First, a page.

In re J.S., 374 N.C. 811 (2020)

  • Facts: In 2016, the children were adjudicated neglected due to filthy and unsafe conditions in the home and mother’s failure to follow the safety plan. Two years later, DSS filed TPR petitions, which were granted. Respondent mother appealed, challenging the grounds and disposition (disposition discussed in section below).
  • G.S. 7B-1111(a)(2) authorizes a TPR if the parent has willfully left the juvenile in foster care or other placement for more than 12 months without making reasonable progress under the circumstances to correct the conditions that led to the juvenile’s removal. This requires that the child be left in foster care/other placement pursuant to a court order. The reasonable progress by a parent is evaluated for the period of time up to the TPR hearing. (agreeing with In re A.C.F., 176 N.C. App. 520 (2006)). There is no requirement that a parent be in the position to regain custody of the children at the time of the TPR hearing. Willfulness is a question of fact; it does not require fault by the parent. Regardless of some efforts and good intentions, a prolonged inability to improve the situation will support a finding of willfulness and lack of progress. A parent’s compliance with a court ordered case plan is relevant when there is a nexus between the case plan components that the parent failed to comply with and the conditions that led to the child’s removal.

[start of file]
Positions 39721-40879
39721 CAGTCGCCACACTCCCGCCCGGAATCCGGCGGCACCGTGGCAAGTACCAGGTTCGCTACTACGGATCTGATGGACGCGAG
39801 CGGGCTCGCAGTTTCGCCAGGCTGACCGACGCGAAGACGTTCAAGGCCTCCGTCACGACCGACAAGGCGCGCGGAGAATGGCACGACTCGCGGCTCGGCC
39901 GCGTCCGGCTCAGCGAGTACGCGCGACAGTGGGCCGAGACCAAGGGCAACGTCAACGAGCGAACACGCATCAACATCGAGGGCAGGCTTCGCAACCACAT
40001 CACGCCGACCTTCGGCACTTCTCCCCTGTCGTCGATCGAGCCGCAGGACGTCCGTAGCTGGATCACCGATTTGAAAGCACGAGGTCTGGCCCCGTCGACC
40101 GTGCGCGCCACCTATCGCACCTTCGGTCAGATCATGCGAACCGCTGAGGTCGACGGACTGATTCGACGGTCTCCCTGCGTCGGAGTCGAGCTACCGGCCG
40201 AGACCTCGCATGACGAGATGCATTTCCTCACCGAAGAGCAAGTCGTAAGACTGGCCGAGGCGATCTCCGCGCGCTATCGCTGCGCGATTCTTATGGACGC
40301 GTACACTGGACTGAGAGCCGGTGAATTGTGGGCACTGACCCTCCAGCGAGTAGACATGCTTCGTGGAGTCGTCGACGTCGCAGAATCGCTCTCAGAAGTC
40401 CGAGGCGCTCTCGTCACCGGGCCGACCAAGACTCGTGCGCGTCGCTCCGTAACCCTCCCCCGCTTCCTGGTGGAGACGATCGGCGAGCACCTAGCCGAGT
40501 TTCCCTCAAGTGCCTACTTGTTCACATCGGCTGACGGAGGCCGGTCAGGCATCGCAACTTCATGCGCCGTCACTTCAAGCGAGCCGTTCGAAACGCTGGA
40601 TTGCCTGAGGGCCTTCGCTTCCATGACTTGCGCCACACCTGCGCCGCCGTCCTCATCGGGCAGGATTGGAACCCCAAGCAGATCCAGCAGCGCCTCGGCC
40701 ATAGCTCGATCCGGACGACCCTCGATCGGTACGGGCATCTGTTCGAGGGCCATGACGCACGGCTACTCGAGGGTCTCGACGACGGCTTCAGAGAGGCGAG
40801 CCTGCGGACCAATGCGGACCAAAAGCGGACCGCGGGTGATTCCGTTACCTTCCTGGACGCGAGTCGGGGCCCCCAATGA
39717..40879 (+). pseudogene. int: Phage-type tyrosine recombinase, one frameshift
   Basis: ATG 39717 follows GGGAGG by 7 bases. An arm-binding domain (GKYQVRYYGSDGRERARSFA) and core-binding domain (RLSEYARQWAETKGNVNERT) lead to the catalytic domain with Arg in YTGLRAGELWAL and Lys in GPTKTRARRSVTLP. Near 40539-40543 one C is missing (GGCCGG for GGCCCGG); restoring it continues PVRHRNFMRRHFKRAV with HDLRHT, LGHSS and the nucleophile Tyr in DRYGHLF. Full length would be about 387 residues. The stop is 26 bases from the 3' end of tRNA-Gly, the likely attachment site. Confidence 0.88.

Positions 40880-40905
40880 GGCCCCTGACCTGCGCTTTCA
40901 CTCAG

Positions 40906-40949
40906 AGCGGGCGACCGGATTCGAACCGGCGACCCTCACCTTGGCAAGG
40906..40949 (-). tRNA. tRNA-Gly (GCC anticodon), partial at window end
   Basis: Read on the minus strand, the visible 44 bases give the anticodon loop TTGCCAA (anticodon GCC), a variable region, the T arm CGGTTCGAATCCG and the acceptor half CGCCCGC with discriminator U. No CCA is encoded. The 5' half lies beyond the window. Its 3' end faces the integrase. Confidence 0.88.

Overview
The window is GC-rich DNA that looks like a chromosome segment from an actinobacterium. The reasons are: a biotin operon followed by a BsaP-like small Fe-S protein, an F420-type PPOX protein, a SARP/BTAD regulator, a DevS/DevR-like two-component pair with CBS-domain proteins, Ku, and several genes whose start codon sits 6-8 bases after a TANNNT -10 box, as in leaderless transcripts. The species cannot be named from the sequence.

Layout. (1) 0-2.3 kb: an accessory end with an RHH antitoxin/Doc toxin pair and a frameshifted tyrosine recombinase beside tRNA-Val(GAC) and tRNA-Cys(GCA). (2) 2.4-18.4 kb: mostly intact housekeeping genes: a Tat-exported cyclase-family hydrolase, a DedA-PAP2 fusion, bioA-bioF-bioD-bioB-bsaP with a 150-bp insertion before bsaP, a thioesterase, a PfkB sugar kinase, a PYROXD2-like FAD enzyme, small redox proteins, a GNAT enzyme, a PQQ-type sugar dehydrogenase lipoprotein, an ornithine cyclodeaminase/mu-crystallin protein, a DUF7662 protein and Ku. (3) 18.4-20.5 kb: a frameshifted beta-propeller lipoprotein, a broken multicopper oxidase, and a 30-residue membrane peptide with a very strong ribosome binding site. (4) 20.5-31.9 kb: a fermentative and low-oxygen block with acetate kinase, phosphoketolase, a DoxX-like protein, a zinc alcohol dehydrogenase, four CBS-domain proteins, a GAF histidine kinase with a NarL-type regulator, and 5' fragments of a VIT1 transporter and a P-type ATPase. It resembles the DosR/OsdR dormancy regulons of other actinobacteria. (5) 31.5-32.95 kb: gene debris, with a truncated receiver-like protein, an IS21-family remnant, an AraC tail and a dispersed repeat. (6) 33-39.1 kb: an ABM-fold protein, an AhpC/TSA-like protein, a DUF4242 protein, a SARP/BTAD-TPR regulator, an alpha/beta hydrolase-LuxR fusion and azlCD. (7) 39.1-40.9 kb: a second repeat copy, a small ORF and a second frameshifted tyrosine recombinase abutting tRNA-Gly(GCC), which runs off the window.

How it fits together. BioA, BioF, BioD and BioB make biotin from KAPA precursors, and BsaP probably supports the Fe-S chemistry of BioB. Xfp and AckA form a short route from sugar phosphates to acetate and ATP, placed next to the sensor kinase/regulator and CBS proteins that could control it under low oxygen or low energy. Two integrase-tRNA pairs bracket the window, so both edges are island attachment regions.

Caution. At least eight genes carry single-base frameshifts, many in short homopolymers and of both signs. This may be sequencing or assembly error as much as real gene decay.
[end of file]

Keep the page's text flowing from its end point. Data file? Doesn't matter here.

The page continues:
• Findings were sufficient
    • Mother complied with several case plan provisions including parenting classes, regular contact with DSS, passing drug screens, and visiting with the children. However, she did not make meaningful progress in improving the housing conditions, which were the primary reason for the children’s removal.
    • Although mother had cognitive limitations and personality issues, she did not lack the ability to show reasonable progress. There was no indication that mother could not clean and maintain her home and she failed to do so when she was not responsible for providing child-rearing responsibilities to her children. She refused to cooperate with the in-home aide provided by DSS and did not correct the conditions over a 3-year period. The court did not err in determining her actions were willful.
    • There is no internal inconsistency in the order that determined mother willfully failed to make reasonable progress and that she was incapable of providing proper care and supervision to the children as part of the ground to TPR for dependency. Whether mother could regain custody of the children at the time of the TPR hearing is irrelevant for the ground under G.S. 7B-1111(a)(2).
Termination of Parental Rights
Willfully Leaving Child in Foster Care or Other Placement
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